A MOTHER has successfully launched workshops which look to increase understanding and awareness of children with disabilities.

Gemma Cardona and her son Paddy, who is non-verbal and has epilepsy and cerebral palsy, spent last week meeting around 350 children at Burton Primary School.

Across the sessions Gemma encouraged the pupils to improve their knowledge on disabilities and to see that Paddy is just like any 11-year-old boy who wants to have fun.

Working in partnership with the Dorset Children's Foundation (DCF), Gemma is hoping to carry out the Paddy's Purpose workshops in more schools across the county after a successful first week in Burton.

Throughout their time with Gemma and Paddy children were taught about range of aspects regarding disabilities, including how to use sign language and understand how Paddy expresses his emotions through his body language.

"The workshops started by getting the children to see Paddy for what he is - an 11-year-old boy who is very similar to them," Gemma said.

"The most important thing for me is for children to see beyond his wheelchair.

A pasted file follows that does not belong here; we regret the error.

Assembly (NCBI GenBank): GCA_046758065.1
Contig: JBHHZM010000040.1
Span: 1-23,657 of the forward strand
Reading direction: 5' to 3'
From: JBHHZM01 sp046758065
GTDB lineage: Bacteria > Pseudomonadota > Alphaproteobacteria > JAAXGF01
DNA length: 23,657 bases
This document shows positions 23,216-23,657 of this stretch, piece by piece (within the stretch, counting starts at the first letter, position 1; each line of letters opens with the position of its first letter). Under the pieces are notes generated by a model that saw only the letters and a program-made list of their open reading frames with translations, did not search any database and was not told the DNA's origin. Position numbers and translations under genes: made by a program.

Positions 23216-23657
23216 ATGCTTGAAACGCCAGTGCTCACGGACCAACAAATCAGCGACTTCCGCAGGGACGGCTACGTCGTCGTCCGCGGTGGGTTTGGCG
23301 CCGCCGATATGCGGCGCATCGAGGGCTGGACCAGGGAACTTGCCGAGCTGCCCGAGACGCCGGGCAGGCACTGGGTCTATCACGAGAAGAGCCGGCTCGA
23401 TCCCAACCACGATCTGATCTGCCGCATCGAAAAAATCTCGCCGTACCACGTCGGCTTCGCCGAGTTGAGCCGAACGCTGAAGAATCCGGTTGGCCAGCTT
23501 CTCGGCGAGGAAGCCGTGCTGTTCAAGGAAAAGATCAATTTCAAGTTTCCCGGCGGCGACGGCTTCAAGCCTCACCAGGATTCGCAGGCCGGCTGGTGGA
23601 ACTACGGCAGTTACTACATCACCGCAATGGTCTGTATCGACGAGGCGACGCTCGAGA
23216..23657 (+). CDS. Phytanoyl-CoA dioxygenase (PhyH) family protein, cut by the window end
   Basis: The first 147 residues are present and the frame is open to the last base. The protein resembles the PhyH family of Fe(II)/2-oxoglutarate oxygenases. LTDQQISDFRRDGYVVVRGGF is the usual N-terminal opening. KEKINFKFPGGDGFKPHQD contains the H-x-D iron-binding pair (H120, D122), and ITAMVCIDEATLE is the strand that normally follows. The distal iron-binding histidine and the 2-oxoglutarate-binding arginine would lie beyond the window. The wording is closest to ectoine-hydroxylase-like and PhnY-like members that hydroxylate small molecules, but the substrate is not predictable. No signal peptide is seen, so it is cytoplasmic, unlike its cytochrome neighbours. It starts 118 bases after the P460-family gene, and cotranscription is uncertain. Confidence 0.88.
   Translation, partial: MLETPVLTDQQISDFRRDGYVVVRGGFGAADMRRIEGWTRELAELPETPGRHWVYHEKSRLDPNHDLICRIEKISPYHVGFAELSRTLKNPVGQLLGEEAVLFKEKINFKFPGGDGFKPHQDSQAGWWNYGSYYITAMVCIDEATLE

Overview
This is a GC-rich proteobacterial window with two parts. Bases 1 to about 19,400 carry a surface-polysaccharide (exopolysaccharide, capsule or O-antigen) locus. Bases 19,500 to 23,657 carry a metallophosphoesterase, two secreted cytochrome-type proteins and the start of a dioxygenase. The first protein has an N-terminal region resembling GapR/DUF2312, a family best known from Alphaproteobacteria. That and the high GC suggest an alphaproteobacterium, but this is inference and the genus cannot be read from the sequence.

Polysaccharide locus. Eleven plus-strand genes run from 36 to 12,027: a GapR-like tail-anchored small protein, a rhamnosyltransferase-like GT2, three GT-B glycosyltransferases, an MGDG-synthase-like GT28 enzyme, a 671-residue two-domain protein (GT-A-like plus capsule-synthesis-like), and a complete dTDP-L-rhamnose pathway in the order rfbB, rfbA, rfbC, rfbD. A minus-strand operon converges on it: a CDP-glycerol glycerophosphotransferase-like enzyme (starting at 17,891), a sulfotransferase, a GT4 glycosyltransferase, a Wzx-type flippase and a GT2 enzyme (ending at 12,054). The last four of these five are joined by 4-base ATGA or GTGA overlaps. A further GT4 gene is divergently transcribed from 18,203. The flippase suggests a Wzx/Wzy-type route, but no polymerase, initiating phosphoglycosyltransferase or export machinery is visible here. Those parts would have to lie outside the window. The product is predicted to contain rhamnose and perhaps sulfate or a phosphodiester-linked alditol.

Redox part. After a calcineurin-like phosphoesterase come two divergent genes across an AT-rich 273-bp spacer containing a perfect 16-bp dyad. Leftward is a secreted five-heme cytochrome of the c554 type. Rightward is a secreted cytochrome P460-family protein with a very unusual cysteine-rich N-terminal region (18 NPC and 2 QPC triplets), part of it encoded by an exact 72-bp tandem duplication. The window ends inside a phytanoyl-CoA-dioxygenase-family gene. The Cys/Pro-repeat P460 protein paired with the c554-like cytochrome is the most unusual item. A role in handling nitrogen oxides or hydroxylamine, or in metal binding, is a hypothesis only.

"It has had a massive impact and I have been inundated with messages from parents speaking so positively about the sessions.

"It is a real life lesson I hope children will take what they have learnt with them throughout their lives. Children want to be able to understand.

"It is a free service and we encourage the children to have fun."

Gemma first spoke to children about Paddy's disabilities a couple of years ago at a local Beaver group.

After visiting other troops and receiving positive feedback, she was contacted by DCF about delivering the sessions in schools.

Several months of planning and discussions with a lot of schools took place before visiting Burton Primary and Gemma is now hoping more schools will take up the offer of the workshops.

The educational work Gemma is doing comes from her own experiences of seeing children react to Paddy and she it keen to change the way people respond to those with disabilities.

"I have always felt that children look at Paddy and are scared of him. Some people cower away from him," Gemma added.

"He is a big boy and makes a lot of noise so if you are little it could be scary if you don't understand.

"The last thing I want is people to be scared of him. I have always thought it would be amazing to get into schools and raise awareness."